Courtney Walters walks out of Lady Foot Locker with her daughter, Caylie Walters, 4, after returning a pair of sneakers yesterday.
The battering of hammers sounded through the corridors of Southwyck Shopping Center yesterday, although just a few people were around to hear it.
Just the mall walkers and the tumbleweeds, observed one clerk, Peter Kharchenko of Abba Airbrush.
Workmen inside the ailing mall raced to finish nailing barricades to the wall separating Montgomery Ward and the concourse. The goal was to beat a city-imposed deadline for securing toxic mold and asbestos from seeping out of the shuttered department store.
While Southwyck is scheduled to open for business today, the 36-year-old mall s fate could depend on the outcome of today s reinspection by city crews.
City inspectors discovered the hazards May 2. On Thursday, the city gave the mall s owners 72 hours to clean up the black mold and seal off the asbestos or close the entire facility at 2040 South Reynolds Rd.
Southwyck hired a third-party inspector, Watterson Environmental Group of Sylvania.
Alyciana Garcia, with her father, Jose Garcia, take a ride on the Southwyck Carousel. The few shoppers and walkers at the mall yesterday seemed indifferent to the city-ordered cleanup of black mold and asbestos there.
On Friday, the mall s attorney said Watterson inspectors had found no visible evidence of mold growth or airborne asbestos.
Yesterday s smattering of mall visitors seemed indifferent to those developments.
Carl and Ruth Jenne of Maumee slowed down during their fitness routine to reminisce about the mall s glory days, when there were few vacancies among its 103 store sites and all three anchor tenants were in business. Only eight stores are open now. The Jennes said they would miss Southwyck today more for the walking eight-tenths of a mile per lap than for its shopping.
Paul Misch operates the mall's carousel. Few people ride the carousel these days, he said.
Paul and Margaret Misch of Point Place operate the $1 carousel near the mall s main entrance and fountain pool that opened in the early 1990s.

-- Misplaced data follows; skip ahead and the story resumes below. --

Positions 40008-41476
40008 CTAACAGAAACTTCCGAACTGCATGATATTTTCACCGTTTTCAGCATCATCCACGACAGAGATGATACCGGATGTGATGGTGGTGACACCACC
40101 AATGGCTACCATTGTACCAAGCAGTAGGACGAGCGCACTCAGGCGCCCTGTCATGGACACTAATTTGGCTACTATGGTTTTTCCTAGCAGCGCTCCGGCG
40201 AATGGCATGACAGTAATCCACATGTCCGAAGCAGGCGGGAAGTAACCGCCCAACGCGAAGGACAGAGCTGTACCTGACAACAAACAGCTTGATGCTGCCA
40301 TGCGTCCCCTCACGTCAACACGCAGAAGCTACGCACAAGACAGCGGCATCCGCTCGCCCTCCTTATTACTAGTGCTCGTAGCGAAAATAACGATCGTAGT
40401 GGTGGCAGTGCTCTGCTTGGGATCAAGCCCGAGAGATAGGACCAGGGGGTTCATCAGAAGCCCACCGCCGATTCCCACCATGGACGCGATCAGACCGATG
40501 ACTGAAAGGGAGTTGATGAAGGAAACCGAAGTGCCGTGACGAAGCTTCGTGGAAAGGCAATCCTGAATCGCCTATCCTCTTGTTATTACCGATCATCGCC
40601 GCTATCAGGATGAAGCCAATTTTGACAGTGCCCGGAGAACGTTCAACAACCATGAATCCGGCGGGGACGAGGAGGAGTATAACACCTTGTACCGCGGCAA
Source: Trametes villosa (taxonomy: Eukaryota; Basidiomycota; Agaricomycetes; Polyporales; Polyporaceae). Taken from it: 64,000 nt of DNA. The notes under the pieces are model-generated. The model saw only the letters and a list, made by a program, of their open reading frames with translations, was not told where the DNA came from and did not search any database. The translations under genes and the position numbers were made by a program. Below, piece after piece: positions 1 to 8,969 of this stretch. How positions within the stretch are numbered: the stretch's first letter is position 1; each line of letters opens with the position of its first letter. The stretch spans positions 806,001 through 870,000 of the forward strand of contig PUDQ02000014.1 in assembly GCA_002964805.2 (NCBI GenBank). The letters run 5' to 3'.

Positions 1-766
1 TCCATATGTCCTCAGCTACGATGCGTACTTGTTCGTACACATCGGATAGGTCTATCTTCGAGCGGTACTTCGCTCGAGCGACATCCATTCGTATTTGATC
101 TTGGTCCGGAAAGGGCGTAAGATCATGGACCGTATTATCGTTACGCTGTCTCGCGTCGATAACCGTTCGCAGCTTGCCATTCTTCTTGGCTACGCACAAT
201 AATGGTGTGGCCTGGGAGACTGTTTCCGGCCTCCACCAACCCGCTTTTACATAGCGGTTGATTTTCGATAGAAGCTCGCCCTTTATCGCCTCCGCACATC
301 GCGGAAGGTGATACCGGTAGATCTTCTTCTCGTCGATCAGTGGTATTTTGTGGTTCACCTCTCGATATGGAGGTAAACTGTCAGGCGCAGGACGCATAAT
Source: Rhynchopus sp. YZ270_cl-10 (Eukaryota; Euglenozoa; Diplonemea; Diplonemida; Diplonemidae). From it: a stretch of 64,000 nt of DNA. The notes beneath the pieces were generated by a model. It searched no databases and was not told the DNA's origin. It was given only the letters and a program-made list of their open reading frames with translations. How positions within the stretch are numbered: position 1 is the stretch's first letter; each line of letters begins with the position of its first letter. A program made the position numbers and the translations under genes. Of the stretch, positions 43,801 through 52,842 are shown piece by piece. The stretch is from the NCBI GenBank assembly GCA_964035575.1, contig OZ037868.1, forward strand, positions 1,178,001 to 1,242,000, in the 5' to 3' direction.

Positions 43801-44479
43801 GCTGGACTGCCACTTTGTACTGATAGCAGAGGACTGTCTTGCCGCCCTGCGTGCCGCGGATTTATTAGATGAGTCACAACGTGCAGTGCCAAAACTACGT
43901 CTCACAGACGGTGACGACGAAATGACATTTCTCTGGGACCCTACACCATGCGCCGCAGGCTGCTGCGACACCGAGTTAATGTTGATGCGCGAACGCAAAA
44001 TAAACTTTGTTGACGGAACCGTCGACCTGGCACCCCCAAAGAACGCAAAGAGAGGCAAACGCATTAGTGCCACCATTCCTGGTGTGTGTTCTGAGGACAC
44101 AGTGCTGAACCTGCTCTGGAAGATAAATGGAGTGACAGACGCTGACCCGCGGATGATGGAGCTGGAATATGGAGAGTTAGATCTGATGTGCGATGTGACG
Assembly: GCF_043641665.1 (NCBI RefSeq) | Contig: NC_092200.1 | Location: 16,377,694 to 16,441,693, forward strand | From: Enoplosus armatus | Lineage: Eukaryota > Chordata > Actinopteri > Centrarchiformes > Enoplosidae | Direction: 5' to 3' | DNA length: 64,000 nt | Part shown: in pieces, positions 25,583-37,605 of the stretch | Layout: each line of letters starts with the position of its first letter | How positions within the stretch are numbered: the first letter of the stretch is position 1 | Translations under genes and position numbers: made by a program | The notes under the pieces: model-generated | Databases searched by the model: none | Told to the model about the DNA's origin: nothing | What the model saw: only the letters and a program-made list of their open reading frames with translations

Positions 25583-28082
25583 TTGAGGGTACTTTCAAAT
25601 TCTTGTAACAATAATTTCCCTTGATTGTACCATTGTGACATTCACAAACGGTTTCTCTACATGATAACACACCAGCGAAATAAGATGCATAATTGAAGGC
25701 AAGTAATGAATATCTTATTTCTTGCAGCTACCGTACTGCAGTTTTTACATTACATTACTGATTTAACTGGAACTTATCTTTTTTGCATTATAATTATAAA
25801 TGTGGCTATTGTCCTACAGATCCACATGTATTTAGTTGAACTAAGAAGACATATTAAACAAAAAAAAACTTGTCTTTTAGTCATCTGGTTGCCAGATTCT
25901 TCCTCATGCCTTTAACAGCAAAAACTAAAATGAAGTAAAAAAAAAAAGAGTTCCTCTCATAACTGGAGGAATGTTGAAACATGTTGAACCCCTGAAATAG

Mr. Misch said he heard how parents and children once formed lines to ride one of the carousel s 30 painted horses and twin carriages.
Back in its heyday, they used to run about 100 kids an hour, said Mr. Misch, 61. And even when we started 2 years ago, we would still get 100 kids a day. It s down to where we have hardly anyone riding.
He compared Southwyck s predicament to that of the former North Towne Square Mall on Alexis Road, where he regularly shopped, and to the earlier decline of downtown department store shopping.
It s just sad to see the way the mall has gone downhill, Mr. Misch said. I remember coming out here and you were walking shoulder to shoulder. It was about the same way that Westfield [Franklin Park] is now.
Carl and Ruth Jenne, right, said they would miss the mall for walking more than shopping.
Between hammer blows, the atmosphere inside Southwyck yesterday afternoon was quiet and almost tranquil. A visitor could wander down an entire wing of dark empty storefronts in near silence, save the patter of fountains, the soft hum of easy-listening music, or the squeak of wet walking shoes from the rain outside on tile floor.
A small television in an old information kiosk showed fuzzy reception of a CNN talk show. An entrance sign bid visitors to Shop Stroll Stay Awhile.
If I want to unwind a little bit, I will come out here, said Jan Zinn, 57, of East Toledo, as she relaxed on a bench with the Sunday newspaper.
Contact JC Reindl at: firstname.lastname@example.org or 419-724-6065.